The Week Ahead

The Week Ahead

U.S.-Russia relations fall further as U.S. Senate passes sanctions and Russia retaliates. Pakistan political environment falters as Prime Minister resigns and finance minister placed under investigation. PM Shinzo Abe works to stabilize support after defense minister resignation. India central bank set to lower interest rates. All in The Week Ahead.

U.S.-Russia relations fall further as U.S. Senate passes sanctions and Russia retaliates

With a new comprehensive Russia sanctions bill passed in the Senate by a vote of 98-2 and signed by President Trump, relations between the United States and Russia are approaching a nadir. In retaliation, and in response to the United States delaying the return of two confiscated Russian properties, Russia has ordered the United States embassy facilities in Russia to reduce their staff, and confiscated minor properties used by the U.S. government in Moscow. On Sunday, Putin ordered 755 American diplomats to leave Russia.

The sanctions bill, which includes sanctions against North Korea and Iran, is principally designed to prevent the White House from unilaterally reducing or eliminating certain sanctions. Despite a willingness by the President to forge closer ties with Russia, almost everyone in Washington is against closer ties, regardless of party. The secretaries of defense, state, and treasury, as well as leaders of both the CIA and FBI and Democratic and Republican intelligence lawmakers have all expressed a strong skepticism of closer ties with Russia and have opened investigations on the Russian interference in the 2016 presidential election. Despite the fair degree of unanimity in the United States on the sanctions package, the European Union has expressed strong skepticism over the bill. There is strong concern, particularly from Germany, that the new sanctions could prompt sanctions against investments in the Nord Stream 2 pipeline which is slated to bring natural gas from Russia to Germany. How this issue will be resolved remains uncertain.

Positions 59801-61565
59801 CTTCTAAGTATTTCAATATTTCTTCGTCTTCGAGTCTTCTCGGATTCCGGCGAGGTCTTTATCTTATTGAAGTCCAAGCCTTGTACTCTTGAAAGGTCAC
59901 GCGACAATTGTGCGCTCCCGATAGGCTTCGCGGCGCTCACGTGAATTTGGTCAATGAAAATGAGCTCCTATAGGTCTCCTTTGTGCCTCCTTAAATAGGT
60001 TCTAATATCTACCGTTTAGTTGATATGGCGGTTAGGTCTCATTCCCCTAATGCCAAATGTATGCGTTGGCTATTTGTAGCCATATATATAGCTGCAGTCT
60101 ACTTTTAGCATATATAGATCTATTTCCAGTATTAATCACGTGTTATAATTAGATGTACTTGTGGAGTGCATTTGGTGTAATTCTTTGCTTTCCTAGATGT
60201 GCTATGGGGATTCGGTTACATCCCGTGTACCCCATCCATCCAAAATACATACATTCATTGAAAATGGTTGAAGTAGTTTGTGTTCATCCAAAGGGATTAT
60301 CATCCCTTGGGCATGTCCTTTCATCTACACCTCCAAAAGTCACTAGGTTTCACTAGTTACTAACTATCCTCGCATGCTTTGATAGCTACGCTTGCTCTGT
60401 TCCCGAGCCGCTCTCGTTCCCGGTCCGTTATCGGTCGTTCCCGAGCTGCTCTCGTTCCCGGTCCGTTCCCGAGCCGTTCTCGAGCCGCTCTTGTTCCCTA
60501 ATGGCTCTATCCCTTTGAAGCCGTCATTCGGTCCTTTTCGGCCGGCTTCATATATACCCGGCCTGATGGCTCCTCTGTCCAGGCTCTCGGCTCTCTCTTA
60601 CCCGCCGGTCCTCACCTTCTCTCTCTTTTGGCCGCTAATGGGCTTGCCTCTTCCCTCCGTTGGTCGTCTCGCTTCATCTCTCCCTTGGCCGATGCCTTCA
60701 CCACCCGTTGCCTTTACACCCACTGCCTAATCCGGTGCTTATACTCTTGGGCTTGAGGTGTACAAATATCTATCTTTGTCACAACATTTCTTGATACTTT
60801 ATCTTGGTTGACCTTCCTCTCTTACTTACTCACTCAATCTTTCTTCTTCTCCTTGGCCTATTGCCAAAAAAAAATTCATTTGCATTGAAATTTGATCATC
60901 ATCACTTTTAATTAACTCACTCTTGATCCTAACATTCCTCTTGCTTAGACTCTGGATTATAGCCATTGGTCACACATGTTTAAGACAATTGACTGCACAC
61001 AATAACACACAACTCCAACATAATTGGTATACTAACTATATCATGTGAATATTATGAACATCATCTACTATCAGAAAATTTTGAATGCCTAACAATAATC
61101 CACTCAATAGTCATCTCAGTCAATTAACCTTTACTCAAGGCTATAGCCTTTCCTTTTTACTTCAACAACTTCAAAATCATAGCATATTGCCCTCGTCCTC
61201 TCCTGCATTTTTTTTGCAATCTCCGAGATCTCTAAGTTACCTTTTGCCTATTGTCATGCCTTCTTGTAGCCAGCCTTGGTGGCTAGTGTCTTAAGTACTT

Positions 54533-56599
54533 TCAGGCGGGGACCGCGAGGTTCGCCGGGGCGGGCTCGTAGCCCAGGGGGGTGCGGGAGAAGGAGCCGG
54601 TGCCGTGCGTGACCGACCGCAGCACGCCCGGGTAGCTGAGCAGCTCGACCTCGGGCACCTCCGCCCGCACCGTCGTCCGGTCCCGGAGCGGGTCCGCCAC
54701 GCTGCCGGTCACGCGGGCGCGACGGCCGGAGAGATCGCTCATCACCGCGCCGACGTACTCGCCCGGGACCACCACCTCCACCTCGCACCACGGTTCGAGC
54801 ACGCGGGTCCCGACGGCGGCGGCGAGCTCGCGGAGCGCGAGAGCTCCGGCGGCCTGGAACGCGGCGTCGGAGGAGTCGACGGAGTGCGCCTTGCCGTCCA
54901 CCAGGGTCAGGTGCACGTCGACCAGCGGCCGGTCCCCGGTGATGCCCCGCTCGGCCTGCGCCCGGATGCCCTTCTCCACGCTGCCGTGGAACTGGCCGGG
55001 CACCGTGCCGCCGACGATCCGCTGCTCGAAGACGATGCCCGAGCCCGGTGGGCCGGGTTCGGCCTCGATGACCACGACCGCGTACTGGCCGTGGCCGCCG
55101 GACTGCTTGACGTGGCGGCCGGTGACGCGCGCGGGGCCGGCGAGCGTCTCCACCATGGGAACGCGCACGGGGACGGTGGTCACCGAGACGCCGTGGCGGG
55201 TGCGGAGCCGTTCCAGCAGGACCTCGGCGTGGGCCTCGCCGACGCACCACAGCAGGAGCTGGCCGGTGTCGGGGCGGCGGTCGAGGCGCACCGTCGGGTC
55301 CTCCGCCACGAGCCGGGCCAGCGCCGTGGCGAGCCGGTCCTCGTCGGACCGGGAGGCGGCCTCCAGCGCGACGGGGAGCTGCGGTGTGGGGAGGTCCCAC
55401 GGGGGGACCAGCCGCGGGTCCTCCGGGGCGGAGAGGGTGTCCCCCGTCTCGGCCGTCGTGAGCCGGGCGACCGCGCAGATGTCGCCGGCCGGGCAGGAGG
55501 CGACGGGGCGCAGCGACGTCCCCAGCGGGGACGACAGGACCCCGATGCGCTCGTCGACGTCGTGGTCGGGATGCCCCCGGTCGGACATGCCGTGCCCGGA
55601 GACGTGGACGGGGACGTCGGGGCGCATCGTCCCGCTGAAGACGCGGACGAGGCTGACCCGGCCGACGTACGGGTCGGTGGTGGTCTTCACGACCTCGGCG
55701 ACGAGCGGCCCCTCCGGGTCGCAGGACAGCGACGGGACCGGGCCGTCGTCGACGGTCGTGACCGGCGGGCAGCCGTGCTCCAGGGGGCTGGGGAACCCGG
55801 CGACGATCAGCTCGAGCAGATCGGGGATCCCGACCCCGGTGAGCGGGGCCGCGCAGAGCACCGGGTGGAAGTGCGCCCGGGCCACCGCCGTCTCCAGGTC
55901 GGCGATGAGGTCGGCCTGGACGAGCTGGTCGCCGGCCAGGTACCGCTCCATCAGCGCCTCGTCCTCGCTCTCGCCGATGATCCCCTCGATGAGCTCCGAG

Pakistan political environment falters as Prime Minister resigns and finance minister placed under investigation

Last Friday, Pakistan Prime Minister Nawaz Sharif resigned as prime minister after the Supreme Court ordered his removal as corruption allegations heat up. The allegations were due to the publication of the Panama Papers which, among other things, noted substantial property holdings of his own and his family in London. Sharif, who has led the ruling party Pakistan Muslim League to victory and has been prime minister on two other occasions, has been a mainstay in Pakistani politics for decades, and his removal from power could risk unbalancing a number of serious geopolitical concerns contingent on who is elevated to replace Sharif as leader of the Pakistan Muslim League.

Tensions with India are ongoing and have escalated recently with disputes in Kashmir and the execution in Pakistan of a suspected Indian spy. Additionally, a recent injection of billions of dollars in Chinese investments into Pakistan to support a trade and transportation network from China to Europe has created a stronger interest from China in maintaining political stability in Pakistan. The resignation of PM Sharif is likely to elevate opposition leader Imran Khan, though given elections are next year, momentum may not be sustainable enough to lift him and his party substantially. That being said, if the leader to emerge to replace Sharif is unable to maintain the delicate foreign policy balances for Pakistan, this may ultimately boost Khan.